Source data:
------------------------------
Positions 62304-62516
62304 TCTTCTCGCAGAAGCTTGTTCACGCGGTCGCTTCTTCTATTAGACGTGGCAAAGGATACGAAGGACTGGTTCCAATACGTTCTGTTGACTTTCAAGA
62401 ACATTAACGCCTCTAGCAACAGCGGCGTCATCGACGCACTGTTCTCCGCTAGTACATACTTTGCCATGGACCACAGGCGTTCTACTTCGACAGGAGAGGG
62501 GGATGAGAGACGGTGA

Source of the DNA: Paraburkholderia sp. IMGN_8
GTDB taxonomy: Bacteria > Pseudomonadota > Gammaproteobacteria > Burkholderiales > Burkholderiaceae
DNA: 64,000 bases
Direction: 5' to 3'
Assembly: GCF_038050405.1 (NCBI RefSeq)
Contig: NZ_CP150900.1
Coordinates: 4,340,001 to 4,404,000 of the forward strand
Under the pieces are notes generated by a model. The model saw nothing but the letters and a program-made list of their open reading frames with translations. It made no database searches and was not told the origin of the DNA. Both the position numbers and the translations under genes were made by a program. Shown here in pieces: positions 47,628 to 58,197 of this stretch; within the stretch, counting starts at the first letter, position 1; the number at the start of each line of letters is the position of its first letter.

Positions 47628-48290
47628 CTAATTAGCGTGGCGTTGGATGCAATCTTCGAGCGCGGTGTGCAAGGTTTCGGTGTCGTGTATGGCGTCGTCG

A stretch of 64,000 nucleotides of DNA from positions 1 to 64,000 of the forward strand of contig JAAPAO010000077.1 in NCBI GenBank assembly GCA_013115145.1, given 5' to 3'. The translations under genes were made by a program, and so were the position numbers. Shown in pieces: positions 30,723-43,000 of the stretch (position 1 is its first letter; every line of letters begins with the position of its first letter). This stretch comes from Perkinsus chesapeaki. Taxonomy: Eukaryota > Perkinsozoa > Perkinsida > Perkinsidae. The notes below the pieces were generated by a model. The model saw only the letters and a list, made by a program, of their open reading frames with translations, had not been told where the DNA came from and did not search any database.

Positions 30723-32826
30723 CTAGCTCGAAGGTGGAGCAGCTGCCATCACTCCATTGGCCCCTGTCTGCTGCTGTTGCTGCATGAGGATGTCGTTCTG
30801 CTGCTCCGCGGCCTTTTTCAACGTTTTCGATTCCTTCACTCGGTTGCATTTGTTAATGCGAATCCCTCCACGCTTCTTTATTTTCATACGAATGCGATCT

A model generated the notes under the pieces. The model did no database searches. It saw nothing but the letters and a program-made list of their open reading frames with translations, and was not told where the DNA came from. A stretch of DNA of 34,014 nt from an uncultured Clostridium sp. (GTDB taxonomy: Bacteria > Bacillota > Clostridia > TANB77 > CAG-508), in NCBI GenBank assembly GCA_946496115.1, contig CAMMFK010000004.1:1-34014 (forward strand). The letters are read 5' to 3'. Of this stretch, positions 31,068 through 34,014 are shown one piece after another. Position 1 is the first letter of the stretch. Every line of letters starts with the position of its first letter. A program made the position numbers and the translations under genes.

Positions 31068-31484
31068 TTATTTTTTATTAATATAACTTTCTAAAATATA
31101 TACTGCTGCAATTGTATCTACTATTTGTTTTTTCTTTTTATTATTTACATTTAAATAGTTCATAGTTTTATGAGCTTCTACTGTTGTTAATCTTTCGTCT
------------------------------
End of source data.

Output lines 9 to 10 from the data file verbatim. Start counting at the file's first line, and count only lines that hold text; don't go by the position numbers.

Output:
Assembly: GCF_038050405.1 (NCBI RefSeq)
Contig: NZ_CP150900.1